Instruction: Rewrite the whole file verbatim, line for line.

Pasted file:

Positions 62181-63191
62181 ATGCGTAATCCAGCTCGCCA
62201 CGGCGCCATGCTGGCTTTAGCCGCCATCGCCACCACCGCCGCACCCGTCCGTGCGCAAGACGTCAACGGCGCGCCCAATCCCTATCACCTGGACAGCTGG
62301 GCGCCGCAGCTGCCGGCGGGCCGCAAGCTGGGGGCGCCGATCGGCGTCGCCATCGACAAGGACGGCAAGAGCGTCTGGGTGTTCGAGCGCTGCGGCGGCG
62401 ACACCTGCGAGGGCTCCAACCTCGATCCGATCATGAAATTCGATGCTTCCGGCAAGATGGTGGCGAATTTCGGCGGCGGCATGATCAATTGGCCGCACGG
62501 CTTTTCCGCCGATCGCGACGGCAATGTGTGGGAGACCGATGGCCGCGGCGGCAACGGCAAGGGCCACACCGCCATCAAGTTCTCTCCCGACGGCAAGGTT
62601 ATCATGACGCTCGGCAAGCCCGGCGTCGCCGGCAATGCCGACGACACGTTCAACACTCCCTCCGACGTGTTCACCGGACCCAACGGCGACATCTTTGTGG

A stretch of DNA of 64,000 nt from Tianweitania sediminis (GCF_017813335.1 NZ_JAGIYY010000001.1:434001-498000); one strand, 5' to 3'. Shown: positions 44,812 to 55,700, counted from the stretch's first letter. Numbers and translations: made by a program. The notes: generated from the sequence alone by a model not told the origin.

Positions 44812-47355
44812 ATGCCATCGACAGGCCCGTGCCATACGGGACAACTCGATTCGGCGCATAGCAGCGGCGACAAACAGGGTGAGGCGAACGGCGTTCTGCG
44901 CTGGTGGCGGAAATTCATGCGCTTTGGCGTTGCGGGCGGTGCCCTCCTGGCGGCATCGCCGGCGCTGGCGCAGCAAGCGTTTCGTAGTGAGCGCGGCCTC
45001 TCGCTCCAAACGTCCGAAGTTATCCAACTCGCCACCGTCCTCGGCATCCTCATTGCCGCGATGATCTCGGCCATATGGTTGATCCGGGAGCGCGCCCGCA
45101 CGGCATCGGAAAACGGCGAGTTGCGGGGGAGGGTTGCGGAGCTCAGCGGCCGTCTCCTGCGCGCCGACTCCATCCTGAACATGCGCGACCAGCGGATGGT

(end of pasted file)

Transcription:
Positions 62181-63191
62181 ATGCGTAATCCAGCTCGCCA
62201 CGGCGCCATGCTGGCTTTAGCCGCCATCGCCACCACCGCCGCACCCGTCCGTGCGCAAGACGTCAACGGCGCGCCCAATCCCTATCACCTGGACAGCTGG
62301 GCGCCGCAGCTGCCGGCGGGCCGCAAGCTGGGGGCGCCGATCGGCGTCGCCATCGACAAGGACGGCAAGAGCGTCTGGGTGTTCGAGCGCTGCGGCGGCG
62401 ACACCTGCGAGGGCTCCAACCTCGATCCGATCATGAAATTCGATGCTTCCGGCAAGATGGTGGCGAATTTCGGCGGCGGCATGATCAATTGGCCGCACGG
62501 CTTTTCCGCCGATCGCGACGGCAATGTGTGGGAGACCGATGGCCGCGGCGGCAACGGCAAGGGCCACACCGCCATCAAGTTCTCTCCCGACGGCAAGGTT
62601 ATCATGACGCTCGGCAAGCCCGGCGTCGCCGGCAATGCCGACGACACGTTCAACACTCCCTCCGACGTGTTCACCGGACCCAACGGCGACATCTTTGTGG

A stretch of DNA of 64,000 nt from Tianweitania sediminis (GCF_017813335.1 NZ_JAGIYY010000001.1:434001-498000); one strand, 5' to 3'. Shown: positions 44,812 to 55,700, counted from the stretch's first letter. Numbers and translations: made by a program. The notes: generated from the sequence alone by a model not told the origin.

Positions 44812-47355
44812 ATGCCATCGACAGGCCCGTGCCATACGGGACAACTCGATTCGGCGCATAGCAGCGGCGACAAACAGGGTGAGGCGAACGGCGTTCTGCG
44901 CTGGTGGCGGAAATTCATGCGCTTTGGCGTTGCGGGCGGTGCCCTCCTGGCGGCATCGCCGGCGCTGGCGCAGCAAGCGTTTCGTAGTGAGCGCGGCCTC
45001 TCGCTCCAAACGTCCGAAGTTATCCAACTCGCCACCGTCCTCGGCATCCTCATTGCCGCGATGATCTCGGCCATATGGTTGATCCGGGAGCGCGCCCGCA
45101 CGGCATCGGAAAACGGCGAGTTGCGGGGGAGGGTTGCGGAGCTCAGCGGCCGTCTCCTGCGCGCCGACTCCATCCTGAACATGCGCGACCAGCGGATGGT